To further prove this point, Famo.us has partnered with San Francisco-based CS educator, Hack Reactor. Hack Reactor is a 12-week immersion program that teaches students how to code. During the last 3 weeks of the program, students work on their own projects and 1/3 of Hack Reactor students are now working on Famo.us-related projects, including Famo.us University.

“When I heard that Famo.us is wanting to build an educational platform for instructing developers with their technology, I immediately wanted to be part of the project and help bring intro fruition something I’m deeply passionate about,” said Farhad Ghayour, a Hack Reactor student who has been an entrepreneur and investment banker and is now pursuing a technical career. “The framework was still in beta and not accessible to the public during our time at Famo.us, so the lack of online resources and the lack of the open-source ecosystem made our development of Famo.us University much more challenging; however, the upside of working alongside the engineers who developed the framework was a major bonus, as we were given the opportunity to tap into their mindset and learn from their approach to problem solving within their framework.”

Ghayour works on Famo.us with fellow Hack Reactor student, Brian Kang. Kang graduated from UC Irvine last June and decided to learn how to program after spending the summer abroad. “By far, Famous is the framework that I was most excited to work with. The main thing that everyone brings up when talking about Famo.us is that it can allow for beautiful and complex animations to happen at 60 frames per second, but I believe the real power of Famo.us is that it allows anyone to create those animations quickly and easily.Another team in the private beta was able to create a beautiful app with complex, yet fluid animations in only 3 days. That amazes me, and I don't think it can be said for any other framework that I have used.”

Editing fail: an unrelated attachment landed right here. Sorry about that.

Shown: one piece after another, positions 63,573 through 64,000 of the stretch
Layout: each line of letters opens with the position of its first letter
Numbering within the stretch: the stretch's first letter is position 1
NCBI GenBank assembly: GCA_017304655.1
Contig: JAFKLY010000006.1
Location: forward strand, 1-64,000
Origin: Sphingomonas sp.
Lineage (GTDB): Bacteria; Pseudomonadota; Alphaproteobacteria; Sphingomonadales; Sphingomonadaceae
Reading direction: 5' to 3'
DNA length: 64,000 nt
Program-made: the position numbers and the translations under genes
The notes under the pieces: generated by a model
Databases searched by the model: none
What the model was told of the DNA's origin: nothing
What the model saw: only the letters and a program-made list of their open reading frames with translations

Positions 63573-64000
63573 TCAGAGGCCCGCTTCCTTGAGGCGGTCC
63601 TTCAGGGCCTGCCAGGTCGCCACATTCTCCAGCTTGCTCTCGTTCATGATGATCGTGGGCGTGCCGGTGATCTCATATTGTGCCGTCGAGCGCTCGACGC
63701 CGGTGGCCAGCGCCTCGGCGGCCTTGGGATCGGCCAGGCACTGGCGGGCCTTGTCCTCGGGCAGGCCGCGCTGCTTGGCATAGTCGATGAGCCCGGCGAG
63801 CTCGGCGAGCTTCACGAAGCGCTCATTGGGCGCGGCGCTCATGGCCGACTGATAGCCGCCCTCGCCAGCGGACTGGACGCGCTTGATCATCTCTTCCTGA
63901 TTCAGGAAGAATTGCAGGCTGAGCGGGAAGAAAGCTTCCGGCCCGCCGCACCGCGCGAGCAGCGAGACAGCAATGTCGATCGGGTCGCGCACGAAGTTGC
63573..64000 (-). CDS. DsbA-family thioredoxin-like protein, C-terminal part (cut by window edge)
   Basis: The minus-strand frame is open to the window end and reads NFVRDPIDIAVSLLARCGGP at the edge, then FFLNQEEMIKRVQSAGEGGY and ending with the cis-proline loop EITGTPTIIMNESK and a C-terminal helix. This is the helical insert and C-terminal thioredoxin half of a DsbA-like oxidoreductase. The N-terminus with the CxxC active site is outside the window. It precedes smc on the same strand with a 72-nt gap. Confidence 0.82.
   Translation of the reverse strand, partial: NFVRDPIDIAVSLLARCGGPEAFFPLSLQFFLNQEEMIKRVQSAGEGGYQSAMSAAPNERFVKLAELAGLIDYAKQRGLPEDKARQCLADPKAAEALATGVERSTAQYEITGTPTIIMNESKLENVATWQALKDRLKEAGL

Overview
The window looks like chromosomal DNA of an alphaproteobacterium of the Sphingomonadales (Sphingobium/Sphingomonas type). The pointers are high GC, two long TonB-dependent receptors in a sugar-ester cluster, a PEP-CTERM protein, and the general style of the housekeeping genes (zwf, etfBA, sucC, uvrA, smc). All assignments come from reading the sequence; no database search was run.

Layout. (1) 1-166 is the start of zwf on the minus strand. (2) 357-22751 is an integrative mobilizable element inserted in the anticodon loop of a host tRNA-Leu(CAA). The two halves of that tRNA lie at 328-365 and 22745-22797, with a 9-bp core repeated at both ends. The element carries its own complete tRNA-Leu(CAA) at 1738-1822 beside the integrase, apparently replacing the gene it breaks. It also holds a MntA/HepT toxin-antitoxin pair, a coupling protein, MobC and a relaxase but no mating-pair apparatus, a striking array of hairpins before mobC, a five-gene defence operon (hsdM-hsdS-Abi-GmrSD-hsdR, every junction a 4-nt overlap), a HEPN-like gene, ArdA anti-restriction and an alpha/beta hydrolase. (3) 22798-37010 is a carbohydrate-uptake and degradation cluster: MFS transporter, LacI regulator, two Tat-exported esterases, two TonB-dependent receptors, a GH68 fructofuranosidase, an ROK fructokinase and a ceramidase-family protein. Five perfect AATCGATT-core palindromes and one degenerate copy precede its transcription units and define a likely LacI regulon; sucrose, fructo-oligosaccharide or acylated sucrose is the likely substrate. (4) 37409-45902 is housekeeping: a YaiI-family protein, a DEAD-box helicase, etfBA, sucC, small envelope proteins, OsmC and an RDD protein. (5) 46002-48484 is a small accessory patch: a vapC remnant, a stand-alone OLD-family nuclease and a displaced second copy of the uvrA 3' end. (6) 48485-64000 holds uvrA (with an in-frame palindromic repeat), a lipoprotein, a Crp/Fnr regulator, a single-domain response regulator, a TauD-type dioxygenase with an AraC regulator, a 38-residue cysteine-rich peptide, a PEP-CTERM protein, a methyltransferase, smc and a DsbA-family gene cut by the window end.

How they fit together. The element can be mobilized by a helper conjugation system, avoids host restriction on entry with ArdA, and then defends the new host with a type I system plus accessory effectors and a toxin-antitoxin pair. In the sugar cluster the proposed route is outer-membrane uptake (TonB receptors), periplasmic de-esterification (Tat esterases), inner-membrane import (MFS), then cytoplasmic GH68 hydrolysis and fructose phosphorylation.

Hack Reactor was founded by Anthony Phillips, Shawn Drost, and Marcus Phillips, who were college friends and roommates in San Francisco. They founded the education program as a means to give students a combination of mentorship and online resources. When it came time to decide the core curriculum, they opted for an emphasis on JavaScript.

“Like us, Famo.us made a major bet on JavaScript when it had been very controversial to do that so, and they spent an insane couple of years doing research on how to get the most productivity and performance out of web technologies like JavaScript and HTML,” said Drost. “If [Famo.us] is successful according to all of the goals, it will be a wildly transformative product and in that world, we would definitely be the place where you would find the best Famo.us developers on the planet.”

Newcomb and his team are confident that Famo.us, a framework that offers free education and free source code along with an engine that can produce high-speed results, will be a game changer. Famo.us will be in beta starting April 9th and there are currently 72,000 people on the waiting list. A Famo.us wrapper is also in the works and will be released in the near future.